There are other factors to consider. When your weed was dried and cured, it lost most of its valuable terpenes. Terpenes are aromatic compounds that give weed its flavor and aroma while potentially contributing to their effects. Terpenes love to evaporate, and the same heat you use to burn away the carboxylic acid group can just as easily take the terpenes with it.
This is why temperature control and patience are so important with decarboxylating. Yes, your weed will decarboxylate faster at a higher temperature. But is it really worth the tradeoff of losing your valuable terpenes?
Keeping the decarboxylation temperature in the low 200 degrees Fahrenheit range can minimize the damage done to cannabinoids and terpenes during the process. You can do this by grinding your cannabis, covering it with aluminum foil, and baking it at 240 degrees for about 45 minutes. All you need is weed and things you already have in your kitchen. It isn’t quite the ordeal it may seem to be.
What do you do with decarboxylated weed?
You can eat decarboxylated weed exactly how it is. It won’t taste good and it won’t be pretty trying to spoon all those grounds into your mouth, but it’s going to work. Most people don’t do that for reasons you can very easily imagine.
You can add it to a bag of your favorite herbal tea to make yourself a tasty and refreshing canna-beverage. You can infuse it into butter, vegan butter alternative, or oil and use it to bake with. You can also melt the butter on top of the brownies you got from a bakery and save yourself some work.
As long as you’re ingesting it, it’s going to work. You don’t necessarily need to use it to whip up something from scratch.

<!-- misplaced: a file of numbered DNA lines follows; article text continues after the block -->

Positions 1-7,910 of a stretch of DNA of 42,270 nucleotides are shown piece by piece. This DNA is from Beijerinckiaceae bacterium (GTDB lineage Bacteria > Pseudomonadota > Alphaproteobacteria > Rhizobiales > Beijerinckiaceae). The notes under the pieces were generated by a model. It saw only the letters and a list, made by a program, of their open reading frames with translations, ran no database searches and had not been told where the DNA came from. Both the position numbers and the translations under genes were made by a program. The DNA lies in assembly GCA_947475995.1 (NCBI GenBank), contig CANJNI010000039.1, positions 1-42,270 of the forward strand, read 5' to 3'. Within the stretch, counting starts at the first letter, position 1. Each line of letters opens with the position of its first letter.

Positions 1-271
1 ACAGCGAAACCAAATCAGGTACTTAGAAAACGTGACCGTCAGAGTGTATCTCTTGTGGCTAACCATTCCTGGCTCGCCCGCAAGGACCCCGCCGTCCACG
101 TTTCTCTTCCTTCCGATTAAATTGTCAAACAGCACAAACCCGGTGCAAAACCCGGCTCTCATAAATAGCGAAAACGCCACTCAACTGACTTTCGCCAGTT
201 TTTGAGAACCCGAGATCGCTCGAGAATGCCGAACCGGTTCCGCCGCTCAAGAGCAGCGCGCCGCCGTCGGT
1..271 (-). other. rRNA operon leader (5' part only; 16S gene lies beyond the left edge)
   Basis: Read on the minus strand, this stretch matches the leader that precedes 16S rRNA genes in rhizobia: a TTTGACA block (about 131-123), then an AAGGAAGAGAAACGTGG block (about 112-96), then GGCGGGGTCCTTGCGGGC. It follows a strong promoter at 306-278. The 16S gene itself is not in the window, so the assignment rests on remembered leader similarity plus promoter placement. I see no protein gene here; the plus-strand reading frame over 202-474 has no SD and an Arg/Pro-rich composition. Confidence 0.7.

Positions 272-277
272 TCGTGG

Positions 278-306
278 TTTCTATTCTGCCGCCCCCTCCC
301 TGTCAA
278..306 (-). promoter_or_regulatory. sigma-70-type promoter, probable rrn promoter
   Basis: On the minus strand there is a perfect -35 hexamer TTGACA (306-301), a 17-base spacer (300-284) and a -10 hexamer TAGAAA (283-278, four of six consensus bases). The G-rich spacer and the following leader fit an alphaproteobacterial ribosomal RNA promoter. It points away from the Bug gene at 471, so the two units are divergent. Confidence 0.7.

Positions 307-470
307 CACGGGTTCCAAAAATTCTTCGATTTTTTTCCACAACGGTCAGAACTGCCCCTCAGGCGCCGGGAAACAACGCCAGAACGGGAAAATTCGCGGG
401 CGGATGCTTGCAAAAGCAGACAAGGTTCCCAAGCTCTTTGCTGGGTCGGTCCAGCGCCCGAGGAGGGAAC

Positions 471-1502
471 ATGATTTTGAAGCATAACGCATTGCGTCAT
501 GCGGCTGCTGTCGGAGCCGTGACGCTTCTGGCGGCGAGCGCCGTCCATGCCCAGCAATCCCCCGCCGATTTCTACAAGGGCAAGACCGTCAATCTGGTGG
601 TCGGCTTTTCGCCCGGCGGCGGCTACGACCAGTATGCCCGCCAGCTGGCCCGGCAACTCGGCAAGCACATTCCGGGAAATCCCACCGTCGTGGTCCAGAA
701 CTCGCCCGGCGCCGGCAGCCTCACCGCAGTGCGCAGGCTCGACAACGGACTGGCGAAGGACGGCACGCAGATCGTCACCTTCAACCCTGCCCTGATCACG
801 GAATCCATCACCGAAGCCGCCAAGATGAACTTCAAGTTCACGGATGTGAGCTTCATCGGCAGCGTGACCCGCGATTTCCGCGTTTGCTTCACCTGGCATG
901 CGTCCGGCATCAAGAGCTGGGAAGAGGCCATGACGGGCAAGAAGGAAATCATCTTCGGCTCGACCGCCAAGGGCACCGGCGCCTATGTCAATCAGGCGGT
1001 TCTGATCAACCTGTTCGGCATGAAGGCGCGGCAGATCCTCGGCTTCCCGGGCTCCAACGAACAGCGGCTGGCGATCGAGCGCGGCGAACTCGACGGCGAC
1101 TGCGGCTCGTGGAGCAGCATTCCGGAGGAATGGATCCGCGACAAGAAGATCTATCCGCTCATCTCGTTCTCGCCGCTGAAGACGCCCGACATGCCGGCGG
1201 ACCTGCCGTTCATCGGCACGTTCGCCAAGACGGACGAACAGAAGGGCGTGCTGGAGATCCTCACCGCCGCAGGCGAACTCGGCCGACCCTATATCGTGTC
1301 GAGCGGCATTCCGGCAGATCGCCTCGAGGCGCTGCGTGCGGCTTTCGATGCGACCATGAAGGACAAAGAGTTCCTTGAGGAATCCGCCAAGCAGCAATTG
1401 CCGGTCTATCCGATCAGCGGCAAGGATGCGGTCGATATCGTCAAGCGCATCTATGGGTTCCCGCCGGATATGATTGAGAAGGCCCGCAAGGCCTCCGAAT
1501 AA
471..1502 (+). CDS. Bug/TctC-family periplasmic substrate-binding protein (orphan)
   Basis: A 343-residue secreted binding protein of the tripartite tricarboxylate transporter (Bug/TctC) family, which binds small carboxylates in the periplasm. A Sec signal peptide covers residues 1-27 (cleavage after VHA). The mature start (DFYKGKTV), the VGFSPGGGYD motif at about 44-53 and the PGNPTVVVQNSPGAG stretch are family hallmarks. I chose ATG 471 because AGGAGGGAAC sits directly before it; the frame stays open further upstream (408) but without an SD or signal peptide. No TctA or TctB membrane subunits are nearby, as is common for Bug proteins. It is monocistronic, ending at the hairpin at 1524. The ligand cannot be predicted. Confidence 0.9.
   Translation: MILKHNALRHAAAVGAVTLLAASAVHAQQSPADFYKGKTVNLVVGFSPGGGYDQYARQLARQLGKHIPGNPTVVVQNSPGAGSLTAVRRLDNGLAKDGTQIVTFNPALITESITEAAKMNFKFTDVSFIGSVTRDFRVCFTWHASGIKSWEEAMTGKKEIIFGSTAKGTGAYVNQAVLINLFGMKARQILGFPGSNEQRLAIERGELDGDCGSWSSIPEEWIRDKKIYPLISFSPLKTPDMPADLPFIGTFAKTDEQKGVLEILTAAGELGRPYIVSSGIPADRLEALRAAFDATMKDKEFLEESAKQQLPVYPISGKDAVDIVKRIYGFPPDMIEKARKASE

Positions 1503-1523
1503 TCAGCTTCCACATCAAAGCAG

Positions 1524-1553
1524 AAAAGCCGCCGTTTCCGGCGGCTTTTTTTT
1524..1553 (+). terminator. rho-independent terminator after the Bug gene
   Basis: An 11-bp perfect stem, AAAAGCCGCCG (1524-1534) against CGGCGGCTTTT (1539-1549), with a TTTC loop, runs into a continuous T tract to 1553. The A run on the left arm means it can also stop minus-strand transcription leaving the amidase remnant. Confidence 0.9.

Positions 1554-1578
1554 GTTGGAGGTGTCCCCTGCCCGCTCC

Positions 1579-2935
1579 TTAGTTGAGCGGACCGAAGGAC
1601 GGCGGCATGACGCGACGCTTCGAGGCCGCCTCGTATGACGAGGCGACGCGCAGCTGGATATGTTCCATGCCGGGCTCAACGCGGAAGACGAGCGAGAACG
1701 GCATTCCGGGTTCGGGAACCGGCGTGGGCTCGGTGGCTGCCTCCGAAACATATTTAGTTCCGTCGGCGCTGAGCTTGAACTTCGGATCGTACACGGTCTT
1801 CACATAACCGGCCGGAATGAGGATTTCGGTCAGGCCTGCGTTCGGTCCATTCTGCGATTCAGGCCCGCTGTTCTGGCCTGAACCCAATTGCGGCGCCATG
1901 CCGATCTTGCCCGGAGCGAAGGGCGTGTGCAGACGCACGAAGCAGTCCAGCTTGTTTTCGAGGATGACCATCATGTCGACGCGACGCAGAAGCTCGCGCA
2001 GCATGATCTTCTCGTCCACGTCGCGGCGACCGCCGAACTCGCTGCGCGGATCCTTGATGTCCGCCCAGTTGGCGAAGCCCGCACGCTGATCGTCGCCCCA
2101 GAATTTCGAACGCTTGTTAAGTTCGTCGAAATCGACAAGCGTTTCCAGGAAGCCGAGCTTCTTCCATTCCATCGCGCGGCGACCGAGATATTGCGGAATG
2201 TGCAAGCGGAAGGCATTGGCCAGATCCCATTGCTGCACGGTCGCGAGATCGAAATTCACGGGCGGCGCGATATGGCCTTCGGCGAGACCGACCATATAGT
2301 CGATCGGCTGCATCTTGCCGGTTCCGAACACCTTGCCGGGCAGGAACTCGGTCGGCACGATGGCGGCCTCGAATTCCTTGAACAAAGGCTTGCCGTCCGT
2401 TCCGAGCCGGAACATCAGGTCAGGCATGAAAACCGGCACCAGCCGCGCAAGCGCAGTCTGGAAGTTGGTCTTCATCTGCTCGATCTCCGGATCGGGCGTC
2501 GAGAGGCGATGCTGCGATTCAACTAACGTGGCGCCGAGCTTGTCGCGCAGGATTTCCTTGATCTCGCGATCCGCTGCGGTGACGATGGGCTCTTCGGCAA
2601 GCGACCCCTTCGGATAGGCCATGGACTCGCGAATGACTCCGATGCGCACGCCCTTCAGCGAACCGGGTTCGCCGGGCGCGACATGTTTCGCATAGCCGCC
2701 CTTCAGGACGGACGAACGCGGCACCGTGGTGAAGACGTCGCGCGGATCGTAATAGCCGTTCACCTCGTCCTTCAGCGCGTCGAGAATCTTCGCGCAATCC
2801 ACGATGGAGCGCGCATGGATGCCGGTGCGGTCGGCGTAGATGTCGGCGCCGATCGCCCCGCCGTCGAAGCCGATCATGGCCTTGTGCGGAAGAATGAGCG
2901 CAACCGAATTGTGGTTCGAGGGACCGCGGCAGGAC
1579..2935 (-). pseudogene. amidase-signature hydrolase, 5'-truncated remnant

What happens when you eat decarboxylated weed?
When you eat decarboxylated weed, your body uses it differently from the way it uses weed you smoke or vape. It takes a while for your stomach to digest it, and a little while for your liver to process it. Your liver converts the THC into 11-hydroxy-tetrahydrocannabinol, which is a highly bioavailable form of THC. This is why the high from edibles can be intense, and also why it lasts for such a long time.
11-hydroxy-tetrahydrocannabinol works differently from THC you smoke. That’s why it’s important to be mindful of your dosage with edibles. You might smoke a one-gram joint of 28% weed to yourself and feel perfectly fine. 28% is 280 mg of cannabis.
If you were to eat 280 mg of cannabis, there is a 100% chance that you are going to be the person who makes the “I’m dying from pot” 911 call that everyone is going to laugh at. It’s way too much in edible form, for anyone.
Newcomers to edibles find that as little as 2.5 mg produces the effect they want. People with a little more experience might go for a 5 mg edible, and people who are really comfortable will go with a 10 mg edible. The most seasoned users with very high tolerances will sometimes go up to 50 mg. When you go higher than that, you’re treading in dangerous territory.
If you aren’t sure how to dose your decarboxylated cannabis, do the math for your dilution and weigh the weed you’re using to make sure you’re not putting too much in each edible. Start with 2.5 percent and wait 2 hours to see how you feel. Don’t go running back for more because you feel like it isn’t kicking in. It can take your body a while to digest your weed.
Slowly escalating the amount of THC you put in each edible will help you find where your comfortable limit is. Remember that if your edible doesn’t get you as high as you want, you can always smoke some weed. If your edible puts you on a strange planet, you’re going to be stuck there until you come down. It’s best not to take any risks that aren’t well-calculated.
Without decarboxylation, weed is just a vegan snack. It’s not going to give you the good time you’re after. Although it sounds intimidating, it’s extremely easy to decarboxylate your weed at home. If you’re looking to make DIY edibles, all you need is weed and an oven.
We’ve got whatever you need, and we’ll be there in half an hour.